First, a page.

Thank you, Mr. Chair.
My name is Larry Noonan, and I am honoured to be here today to talk about Bill C-40.
I am the chair of the Altona Forest Community Stewardship Committee. Altona Forest is a preserve in Pickering that has provincially significant status. Our committee has designed more than six kilometres of interpretation trails in the forest, along with guides and maps. Among other projects, we have restored one wetland and created another wetland, which has resulted in the natural return of five species of amphibians into the forest. Altona Forest is very close to the Rouge and has a connection to the Rouge Park Orchard Trail via a hydro corridor.
I have contributed to the City of Toronto and Pickering environmental initiatives, served on the Rouge national urban park trails committee, and I am presently researching aboriginal connections to the Rouge and interviewing residents of the Rouge watershed. Some of these families have been there for over 150 years. Some arrived in Conestoga covered wagons. The purpose of these interviews is to preserve their stories as part of the cultural heritage and farming tradition of the Rouge watershed and the new national urban park. I am very happy to see that both the cultural heritage and the farming communities of the new park are encouraged and supported by Bill C-40.
My connection to the Rouge started around 40 years ago, while visiting to see fall colours and skiing at Caper Valley. About 30 years ago I started hiking in the Rouge, and over the last several years I have made it a point to hike at least once a week on one of the Rouge trails. I lead adult groups and school classes into the Rouge Valley for enjoyment and studying the environment. The latest group of hikers consisted of 55 students in grade 7, on October 22 of this year.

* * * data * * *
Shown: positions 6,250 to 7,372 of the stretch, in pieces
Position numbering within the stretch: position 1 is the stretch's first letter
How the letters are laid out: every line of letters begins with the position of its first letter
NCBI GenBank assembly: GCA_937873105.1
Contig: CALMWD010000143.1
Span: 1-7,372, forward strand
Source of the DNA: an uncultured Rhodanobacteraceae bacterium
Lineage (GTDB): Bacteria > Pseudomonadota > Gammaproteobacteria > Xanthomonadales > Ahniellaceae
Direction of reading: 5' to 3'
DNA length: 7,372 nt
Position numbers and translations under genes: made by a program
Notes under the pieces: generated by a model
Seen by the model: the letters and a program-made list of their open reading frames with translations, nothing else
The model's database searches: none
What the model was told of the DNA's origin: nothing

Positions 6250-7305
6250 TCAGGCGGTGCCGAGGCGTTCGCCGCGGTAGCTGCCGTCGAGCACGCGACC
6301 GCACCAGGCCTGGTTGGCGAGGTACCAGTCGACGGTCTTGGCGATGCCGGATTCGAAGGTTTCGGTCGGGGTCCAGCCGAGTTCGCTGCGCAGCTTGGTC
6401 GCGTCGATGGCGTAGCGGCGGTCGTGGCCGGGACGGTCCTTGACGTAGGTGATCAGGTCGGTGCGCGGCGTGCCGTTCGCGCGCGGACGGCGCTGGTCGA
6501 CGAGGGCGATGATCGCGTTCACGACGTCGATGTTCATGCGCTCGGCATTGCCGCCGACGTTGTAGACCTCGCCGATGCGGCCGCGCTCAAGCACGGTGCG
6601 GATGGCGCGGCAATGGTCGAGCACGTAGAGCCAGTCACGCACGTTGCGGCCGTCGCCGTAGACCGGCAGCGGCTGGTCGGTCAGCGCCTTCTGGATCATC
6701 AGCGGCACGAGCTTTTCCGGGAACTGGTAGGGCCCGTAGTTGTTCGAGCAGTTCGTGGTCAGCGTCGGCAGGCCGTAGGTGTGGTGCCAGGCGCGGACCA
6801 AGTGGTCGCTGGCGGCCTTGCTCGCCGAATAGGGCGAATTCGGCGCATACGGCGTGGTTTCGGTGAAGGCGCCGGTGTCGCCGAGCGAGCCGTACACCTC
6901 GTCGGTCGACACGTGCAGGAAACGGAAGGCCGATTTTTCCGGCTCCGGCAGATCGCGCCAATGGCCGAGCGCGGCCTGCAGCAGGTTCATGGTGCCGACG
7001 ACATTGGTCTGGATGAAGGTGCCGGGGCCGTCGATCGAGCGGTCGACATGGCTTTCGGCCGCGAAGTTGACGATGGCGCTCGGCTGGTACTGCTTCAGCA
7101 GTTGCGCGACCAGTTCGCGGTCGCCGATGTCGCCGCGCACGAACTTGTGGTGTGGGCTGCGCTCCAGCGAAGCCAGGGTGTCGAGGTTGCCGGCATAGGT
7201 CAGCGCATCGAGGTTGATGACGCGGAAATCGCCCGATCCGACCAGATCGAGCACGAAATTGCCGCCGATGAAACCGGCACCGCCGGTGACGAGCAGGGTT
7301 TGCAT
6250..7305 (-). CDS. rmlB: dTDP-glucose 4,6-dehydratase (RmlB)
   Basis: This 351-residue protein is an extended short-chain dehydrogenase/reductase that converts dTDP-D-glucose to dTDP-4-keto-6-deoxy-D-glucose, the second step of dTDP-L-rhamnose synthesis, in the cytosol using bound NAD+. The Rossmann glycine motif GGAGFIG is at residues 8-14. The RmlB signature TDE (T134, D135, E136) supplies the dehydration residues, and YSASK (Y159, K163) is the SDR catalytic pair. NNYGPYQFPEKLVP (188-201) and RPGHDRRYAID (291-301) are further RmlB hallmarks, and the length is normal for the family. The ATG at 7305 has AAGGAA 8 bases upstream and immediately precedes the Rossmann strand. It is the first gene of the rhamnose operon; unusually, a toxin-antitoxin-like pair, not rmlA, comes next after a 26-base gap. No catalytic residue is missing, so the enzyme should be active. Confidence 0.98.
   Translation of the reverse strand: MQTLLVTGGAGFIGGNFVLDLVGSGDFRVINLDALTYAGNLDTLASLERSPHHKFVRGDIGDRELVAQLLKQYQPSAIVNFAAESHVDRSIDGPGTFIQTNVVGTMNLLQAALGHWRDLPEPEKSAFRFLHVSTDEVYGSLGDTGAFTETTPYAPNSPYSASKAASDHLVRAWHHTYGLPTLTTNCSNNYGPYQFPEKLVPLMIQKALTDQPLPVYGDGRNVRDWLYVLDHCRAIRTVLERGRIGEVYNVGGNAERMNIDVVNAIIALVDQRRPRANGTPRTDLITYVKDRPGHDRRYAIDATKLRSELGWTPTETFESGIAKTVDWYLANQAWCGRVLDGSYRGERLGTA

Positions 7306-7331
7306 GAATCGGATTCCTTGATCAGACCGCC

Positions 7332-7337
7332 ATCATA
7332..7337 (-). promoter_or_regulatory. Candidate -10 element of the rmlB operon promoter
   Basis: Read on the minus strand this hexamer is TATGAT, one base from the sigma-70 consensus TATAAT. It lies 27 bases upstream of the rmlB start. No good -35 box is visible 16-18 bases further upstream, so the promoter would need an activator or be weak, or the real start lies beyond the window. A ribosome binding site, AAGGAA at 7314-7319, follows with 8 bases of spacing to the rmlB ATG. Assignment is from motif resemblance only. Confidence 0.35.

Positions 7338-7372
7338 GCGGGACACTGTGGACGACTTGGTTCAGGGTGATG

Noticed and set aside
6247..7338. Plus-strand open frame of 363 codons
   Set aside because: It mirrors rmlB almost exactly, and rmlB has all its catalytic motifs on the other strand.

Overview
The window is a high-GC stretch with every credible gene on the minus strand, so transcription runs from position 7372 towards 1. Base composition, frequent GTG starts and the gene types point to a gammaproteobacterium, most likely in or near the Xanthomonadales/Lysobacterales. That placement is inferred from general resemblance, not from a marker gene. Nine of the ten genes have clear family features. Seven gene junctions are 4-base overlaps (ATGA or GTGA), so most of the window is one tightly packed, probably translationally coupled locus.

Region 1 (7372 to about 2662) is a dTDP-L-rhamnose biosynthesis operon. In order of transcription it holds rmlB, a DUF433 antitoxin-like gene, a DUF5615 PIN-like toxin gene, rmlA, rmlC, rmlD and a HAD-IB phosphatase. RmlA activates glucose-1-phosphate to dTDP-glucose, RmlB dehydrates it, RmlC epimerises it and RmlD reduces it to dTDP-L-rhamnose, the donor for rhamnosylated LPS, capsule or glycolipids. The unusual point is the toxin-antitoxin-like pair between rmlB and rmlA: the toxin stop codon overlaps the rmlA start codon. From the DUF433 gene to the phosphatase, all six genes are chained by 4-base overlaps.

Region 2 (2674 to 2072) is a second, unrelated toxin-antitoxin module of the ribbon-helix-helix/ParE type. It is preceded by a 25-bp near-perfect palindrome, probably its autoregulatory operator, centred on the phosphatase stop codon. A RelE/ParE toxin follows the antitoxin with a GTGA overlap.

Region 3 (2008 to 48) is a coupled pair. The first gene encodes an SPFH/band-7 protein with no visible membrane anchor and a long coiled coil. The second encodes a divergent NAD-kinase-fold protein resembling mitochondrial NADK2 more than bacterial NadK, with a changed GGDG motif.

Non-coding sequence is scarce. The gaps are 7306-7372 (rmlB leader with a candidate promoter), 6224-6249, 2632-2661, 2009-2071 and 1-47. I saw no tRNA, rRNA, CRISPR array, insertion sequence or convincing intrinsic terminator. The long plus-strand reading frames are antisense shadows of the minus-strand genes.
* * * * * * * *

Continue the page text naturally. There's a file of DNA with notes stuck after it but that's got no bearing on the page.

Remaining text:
The previous stewards of the area have done a fine job in preserving much of the environment of the Rouge while restoring sections and assembling watershed land to include in the park. However, the time has come to place an additional level of protection on the Rouge watershed, along with new stewards who have the experience and funding to make a great positive impact on the park. I have been involved in planning processes of parks, trails, and other environmental initiatives, but rarely have I seen such extensive consultations with the public and stakeholders and regular visitors to the Rouge as I have seen done by Parks Canada. The legislation reflects this thorough consultation process.
Some people have questioned why we need a different act for the Rouge. The Canada National Parks Act covers wilderness and near wilderness parks, such as Bruce Peninsula and Banff, which have small settlements inside a large park and little fragmentation and urban infrastructure. The Rouge national urban park’s wilderness sections are fragmented by many things, from highways to villages to gas pipelines to the largest former garbage dump in the greater Toronto area. When examined in this way, it is clear that a new act is needed for urban national parks, one which contains sections such as definitions, strategies, and timelines that are appropriate for this unique position as a park inside an urban setting.
Some people have asked why the term ecological integrity is not in the act. The Canada National Parks Act states that “ecological integrity” includes “supporting processes”. As a further clarification of part of this definition, Parks Canada defines “ecosystem processes” as “the engines that make ecosystems work; e.g. fire, flooding...”.